On a slightly lighter note,  none of this applies if someone has given you a joke gift (i.e. giving the female intern a sweater two sizes too small and pressing her to try it on) or intentionally offensive gift (i.e. giving someone who collects something you think is stupid, like a garbage can and saying “it’s a place to put all that stuff you collect.”). In that case you’re well within your rights to say “no thanks, I won’t play the “let’s embarrass me and call it a gift” game.”

It’s also not ethical to weaponize gift-giving to hurt or embarrass the recipient. So, as we move toward the holidays, think twice before you give. Don’t give someone who’s put on weight a gym membership (unless asked for), don’t give a relative you think is too gruff a Dale Carnegie book, don’t give books of the opposite political persuasion to the recipient, and, if you are about to leave for a celebration and realize you forgot to get a gift for someone, don’t, I repeat DON’T, just grab some unused something from your dusty top shelf or guest room so you don’t show up empty-handed (everyone can see what you did).

I trust you’ve also taught your kids ethically about presents so they don’t, as my cousin’s kids did one year, count guests, then count boxes, and loudly say they were a few boxes short, and openly wonder who didn’t come through for them.  Or, as I have to admit some of my generation did, rate the gifts we received and comment on how cool or how lame they were…before the guests had left.

14 thoughts on “Museum Ethics And Gift Ethics: The Robert E. Lee Statue

  1. I have to add one other thing that I didn’t. The idea of beating swords into plowshares is idealistic nonsense, pulled from the Book of Isaiah’s passages of magical thinking about the future. The very idea is actually kind of silly now, although it might not have sounded as silly in the bronze and iron ages, when the metal used in farming tools and weapons wasn’t really all that different. As you start getting into the time of steel forging, the metal for one is very different than the other. I have a feeling this was probably authored before forging, since it references beating and for quite a while the only way to work with iron was by beating or hammering it since ancient furnaces were not hot enough to really melt it. The fact is that the type and amount of metal used in a weapon versus a farming tool is often very different and the one cannot be transformed into the other.
    It also smacks of the idea that somehow farming is a nobler calling than fighting, and that pacifistic behavior is somehow more moral than otherwise. History tells us that’s not the case. The fact is that any nation that beats its swords into plowshares and its spears into pruning hooks will find itself plowing and pruning for the nations that did not. It is unethical to push an idea that can never be, and that is actually dangerous if put into practice.

    What’s proposed here isn’t exactly the same, since it is trading artwork for artwork. However, it is publicly picking winners and losers in artistic endeavors and history. It’s also setting a bad precedent, because you know this isn’t going to be the first statue that meets this fate. You also know there’s going to be a fair amount of strutting when the statue is melted down and when the new artwork is unveiled. You can bet your bookshelf that when the new artwork is unveiled there will be bold signage that will explain the new artwork’s provenance and talk about how much more moral and virtuous this new piece of art is and how benighted, stupid, and bigoted the people who put up the first work of art were.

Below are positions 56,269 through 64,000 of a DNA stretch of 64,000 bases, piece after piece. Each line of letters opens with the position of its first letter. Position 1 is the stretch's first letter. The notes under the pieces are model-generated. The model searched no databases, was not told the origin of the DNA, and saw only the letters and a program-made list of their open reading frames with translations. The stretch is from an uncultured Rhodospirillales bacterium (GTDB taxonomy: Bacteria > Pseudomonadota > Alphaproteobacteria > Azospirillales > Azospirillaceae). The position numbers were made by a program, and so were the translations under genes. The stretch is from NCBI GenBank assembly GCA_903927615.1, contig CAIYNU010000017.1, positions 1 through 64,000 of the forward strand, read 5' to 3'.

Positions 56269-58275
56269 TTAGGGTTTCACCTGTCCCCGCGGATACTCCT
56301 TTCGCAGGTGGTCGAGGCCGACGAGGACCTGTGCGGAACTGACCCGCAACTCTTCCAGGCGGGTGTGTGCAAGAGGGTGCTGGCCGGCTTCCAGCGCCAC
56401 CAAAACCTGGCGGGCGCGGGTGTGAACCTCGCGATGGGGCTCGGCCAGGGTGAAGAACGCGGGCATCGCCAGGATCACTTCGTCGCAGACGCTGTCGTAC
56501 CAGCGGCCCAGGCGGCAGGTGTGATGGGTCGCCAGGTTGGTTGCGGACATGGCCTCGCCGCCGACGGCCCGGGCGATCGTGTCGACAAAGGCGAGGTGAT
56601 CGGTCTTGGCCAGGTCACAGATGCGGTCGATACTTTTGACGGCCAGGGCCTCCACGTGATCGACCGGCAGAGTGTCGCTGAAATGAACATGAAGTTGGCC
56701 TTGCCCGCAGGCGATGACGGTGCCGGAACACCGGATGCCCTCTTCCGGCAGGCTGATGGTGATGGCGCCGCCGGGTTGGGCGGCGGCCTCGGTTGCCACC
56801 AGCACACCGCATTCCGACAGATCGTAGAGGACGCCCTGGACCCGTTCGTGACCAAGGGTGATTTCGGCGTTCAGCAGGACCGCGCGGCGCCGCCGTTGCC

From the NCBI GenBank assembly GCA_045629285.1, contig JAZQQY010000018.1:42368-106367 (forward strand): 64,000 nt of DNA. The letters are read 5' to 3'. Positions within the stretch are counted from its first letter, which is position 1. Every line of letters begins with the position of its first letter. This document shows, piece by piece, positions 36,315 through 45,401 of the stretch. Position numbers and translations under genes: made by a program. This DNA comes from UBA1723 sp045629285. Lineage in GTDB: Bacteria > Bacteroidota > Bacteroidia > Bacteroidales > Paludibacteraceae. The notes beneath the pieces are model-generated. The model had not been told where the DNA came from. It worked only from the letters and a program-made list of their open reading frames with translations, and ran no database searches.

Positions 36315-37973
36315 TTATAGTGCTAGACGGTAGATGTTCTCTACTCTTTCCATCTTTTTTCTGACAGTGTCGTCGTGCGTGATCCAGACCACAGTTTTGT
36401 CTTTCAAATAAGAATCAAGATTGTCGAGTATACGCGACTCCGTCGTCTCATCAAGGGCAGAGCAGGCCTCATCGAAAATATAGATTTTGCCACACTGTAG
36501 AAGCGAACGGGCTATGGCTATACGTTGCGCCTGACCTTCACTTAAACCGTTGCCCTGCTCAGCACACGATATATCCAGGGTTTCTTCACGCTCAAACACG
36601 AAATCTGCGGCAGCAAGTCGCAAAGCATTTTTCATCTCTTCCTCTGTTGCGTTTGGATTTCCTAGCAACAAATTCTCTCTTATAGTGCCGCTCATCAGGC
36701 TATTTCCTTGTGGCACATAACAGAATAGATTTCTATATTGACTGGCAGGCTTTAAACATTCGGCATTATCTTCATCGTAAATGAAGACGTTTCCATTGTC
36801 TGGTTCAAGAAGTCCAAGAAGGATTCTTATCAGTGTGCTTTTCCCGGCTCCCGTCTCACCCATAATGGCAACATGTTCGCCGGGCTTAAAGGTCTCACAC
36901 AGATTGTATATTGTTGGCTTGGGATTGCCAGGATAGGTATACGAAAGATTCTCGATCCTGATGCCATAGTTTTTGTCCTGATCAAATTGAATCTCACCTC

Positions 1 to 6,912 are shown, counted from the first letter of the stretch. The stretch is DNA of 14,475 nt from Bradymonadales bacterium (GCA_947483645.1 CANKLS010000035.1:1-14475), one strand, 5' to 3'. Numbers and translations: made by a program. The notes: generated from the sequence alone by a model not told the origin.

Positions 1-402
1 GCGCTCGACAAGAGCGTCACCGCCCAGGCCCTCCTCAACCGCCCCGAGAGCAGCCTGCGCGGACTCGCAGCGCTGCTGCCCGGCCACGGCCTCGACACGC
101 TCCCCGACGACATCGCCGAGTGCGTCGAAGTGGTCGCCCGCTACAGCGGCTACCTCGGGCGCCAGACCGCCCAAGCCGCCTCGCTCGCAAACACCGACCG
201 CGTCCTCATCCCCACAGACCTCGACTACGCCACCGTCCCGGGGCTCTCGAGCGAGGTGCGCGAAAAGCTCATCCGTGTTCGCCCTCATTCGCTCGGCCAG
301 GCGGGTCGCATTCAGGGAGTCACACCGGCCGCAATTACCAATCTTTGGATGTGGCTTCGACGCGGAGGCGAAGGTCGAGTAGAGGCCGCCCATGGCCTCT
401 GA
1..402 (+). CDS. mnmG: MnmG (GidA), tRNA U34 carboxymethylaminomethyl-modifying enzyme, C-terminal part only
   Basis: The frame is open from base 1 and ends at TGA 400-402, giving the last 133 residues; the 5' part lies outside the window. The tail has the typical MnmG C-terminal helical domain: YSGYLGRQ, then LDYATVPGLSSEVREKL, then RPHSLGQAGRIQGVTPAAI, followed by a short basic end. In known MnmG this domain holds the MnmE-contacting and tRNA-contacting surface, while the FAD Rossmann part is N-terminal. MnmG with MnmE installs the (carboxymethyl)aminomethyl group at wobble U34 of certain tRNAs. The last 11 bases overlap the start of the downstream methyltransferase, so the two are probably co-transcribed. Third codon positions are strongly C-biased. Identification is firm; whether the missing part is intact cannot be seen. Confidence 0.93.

The idea is to drive a wedge between past and present, and make the current generation think that it is somehow so much better than all that came before that whatever came before has nothing to offer, and the stories of those who came before are really not worth listening to. Let me ask you this: do those of you who defend either the historic significance of the Confederate figures or the principal that public art should not be destroyed think it is fair that you be tarred as racists by 20somethings who have barely taken a history course? Probably not, it’s insulting, disrespectful, and almost Maoist. I, who defend my Italian heritage and my people’s story, sure as hell don’t want Chad Smith, whose great grandmother, who he only knows from grainy photographs and a few plaster statues that he thinks are hopelessly passe, came from somewhere in Italy that he does not know and does not care about, telling me that I’m an old man clinging to old and evil and racist traditions, and that this world is going to be a better place when guys like me and guys like Jack, who’s just barely a generation ahead of me, aren’t in it anymore, and our headstones are up against the fence with vegetation encroaching on them or our urns with our ashes lie in some cabinet in a mass mausoleum where no one ever visits.

    • A bit of technical housekeeping, if I may, Steve-O.
      Forging is the mechanical working of hot (but not molten), malleable metal into shape. Casting is when metal is melted and shaped by pouring into a mold. Many items, including structural steel beams & etc., are produced by both processes in sequence (casting, forging). An old blade could be reforged into a new one, although with very limited ability to affect its chemistry. Ancients did have crude furnaces with the ability to produce metal from ore. That’s how they first got the bronze (lower melting point), and then iron, from which to forge their tools.

        • Thanks. Unfortunately, the scientific side of things I’m kinda weak on. However, I do remember, from a book on the history of armor that I read waaaay back when, that at least three ancient cultures, the Sumerians, Hittites, and Egyptians, relied mostly on copper and bronze, because iron, due to the relatively low temperatures they could produce in their furnaces, was almost prohibitively hammer-intensive. The Assyrians were the first to use iron for warfare. But, they were also one of the cruelest of the ancient empires, so when they lost their technological edge, they were pretty much doomed.